We can never know with full certainty. I’m sure that in our world he’d be on a sex offenders register by now – especially after photographing so many of his young “friends” in the nude, even if he did have their parents’ permission to do so. Obviously, he must have had doubts about his actions. If not, why did he destroy all the “nude” studies and their negatives? The three or four nude photographs (all hand coloured) that have survived (copies given to the parents of the young models) are totally sexless, not particularly notable as photographs or works of art, yet disturbing just the same. That Dodgson was in “love” with Alice Liddell, I feel is a certainty. The modern argument that his affection for Alice was a cover for his affair with her mother is, for me, unconvincing. I’m not even sure if Dodgson was capable of a “sexual” relationship, in the modern sense of the world. Other than the questionable photographs, his behaviour with his young “friends” was always beyond reproach; they in their turn regarded him with nothing but respect and admiration.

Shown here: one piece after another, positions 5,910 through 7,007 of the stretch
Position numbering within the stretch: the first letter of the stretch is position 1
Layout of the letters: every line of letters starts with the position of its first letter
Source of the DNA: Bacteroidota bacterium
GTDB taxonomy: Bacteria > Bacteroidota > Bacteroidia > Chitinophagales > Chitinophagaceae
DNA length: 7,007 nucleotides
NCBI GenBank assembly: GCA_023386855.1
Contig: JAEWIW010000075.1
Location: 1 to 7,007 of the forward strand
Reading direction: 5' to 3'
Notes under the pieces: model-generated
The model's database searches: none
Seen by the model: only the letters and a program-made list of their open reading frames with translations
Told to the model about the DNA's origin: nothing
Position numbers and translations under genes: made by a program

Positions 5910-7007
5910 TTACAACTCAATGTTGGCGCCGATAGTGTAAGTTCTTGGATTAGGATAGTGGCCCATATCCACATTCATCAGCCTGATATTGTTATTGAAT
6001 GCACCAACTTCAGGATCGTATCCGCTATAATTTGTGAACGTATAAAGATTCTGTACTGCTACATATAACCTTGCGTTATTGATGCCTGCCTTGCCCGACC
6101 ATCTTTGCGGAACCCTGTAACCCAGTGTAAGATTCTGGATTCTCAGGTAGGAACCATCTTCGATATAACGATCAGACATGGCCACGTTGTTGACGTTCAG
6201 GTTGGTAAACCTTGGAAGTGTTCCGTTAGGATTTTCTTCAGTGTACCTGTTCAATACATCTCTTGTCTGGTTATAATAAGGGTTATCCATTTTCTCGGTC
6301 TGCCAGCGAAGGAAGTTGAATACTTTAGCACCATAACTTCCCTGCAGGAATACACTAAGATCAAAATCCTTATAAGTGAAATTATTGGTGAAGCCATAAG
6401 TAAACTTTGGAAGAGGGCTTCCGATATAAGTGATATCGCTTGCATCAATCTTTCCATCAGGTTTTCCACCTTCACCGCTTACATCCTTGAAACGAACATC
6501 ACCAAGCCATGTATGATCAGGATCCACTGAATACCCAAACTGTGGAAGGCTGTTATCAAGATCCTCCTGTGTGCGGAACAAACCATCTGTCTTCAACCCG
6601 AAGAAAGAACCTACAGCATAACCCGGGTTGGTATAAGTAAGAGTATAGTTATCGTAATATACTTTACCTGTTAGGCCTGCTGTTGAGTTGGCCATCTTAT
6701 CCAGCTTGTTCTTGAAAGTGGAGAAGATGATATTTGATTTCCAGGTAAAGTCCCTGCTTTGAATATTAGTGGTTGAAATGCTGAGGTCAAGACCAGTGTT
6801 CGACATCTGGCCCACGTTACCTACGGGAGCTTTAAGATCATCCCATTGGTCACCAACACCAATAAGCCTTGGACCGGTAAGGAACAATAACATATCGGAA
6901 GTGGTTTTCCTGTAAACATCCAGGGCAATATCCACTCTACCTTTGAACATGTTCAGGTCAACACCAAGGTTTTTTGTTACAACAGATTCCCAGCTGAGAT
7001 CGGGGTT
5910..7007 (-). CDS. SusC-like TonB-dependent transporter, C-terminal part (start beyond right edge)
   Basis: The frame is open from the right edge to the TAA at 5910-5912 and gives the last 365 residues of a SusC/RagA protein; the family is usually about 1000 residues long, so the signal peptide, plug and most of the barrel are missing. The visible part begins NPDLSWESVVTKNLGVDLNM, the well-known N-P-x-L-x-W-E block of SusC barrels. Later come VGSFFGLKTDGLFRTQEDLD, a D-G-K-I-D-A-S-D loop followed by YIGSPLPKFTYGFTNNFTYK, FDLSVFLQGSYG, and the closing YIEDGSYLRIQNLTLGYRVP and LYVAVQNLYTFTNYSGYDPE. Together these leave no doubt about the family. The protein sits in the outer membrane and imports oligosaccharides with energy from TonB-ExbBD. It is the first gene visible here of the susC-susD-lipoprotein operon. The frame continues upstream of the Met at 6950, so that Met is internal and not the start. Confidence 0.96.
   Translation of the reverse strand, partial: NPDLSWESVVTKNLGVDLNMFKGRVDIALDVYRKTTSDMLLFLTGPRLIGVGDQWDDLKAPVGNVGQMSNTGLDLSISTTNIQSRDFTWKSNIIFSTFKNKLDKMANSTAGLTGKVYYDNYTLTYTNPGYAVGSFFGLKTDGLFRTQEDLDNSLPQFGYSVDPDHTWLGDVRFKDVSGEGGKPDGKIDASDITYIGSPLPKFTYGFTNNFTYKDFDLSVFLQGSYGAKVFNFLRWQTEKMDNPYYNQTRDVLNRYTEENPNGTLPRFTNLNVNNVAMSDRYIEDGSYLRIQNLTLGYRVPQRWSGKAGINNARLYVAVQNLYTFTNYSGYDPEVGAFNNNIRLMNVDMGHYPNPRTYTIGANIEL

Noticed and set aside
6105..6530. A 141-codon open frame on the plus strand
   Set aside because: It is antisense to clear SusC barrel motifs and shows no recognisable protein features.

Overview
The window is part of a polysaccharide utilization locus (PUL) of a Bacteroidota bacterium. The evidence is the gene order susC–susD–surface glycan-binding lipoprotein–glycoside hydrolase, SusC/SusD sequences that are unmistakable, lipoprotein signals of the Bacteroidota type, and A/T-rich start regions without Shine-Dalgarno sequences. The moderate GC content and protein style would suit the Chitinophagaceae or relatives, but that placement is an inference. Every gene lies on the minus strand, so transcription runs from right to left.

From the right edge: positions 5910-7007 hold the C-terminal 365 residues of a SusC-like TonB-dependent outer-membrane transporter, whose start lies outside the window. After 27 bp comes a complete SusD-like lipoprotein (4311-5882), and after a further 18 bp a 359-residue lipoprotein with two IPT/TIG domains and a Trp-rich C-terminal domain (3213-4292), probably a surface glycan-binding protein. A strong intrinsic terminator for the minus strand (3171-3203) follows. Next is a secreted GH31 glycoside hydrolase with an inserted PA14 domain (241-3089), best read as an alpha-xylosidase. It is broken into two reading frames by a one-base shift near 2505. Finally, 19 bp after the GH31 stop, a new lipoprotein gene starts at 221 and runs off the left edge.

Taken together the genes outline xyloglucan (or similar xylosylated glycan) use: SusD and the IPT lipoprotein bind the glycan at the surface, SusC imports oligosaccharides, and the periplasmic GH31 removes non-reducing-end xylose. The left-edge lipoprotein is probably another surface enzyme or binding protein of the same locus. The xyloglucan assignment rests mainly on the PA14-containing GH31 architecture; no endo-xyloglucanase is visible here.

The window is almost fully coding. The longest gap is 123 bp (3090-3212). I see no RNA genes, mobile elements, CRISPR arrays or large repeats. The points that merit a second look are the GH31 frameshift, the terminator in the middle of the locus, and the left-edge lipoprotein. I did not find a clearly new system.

So, living as we do in the age of Guantánamo Bay, of widespread use of CCTV, of identity cards and bludgeoning police powers, with a corresponding decline in individual rights and freedoms, the Queen of Hearts’ instruction: “Sentence first – verdict afterwards” perhaps seems less evidently nonsensical today in comparison to 100 years ago? It may be these books still have something to teach us…?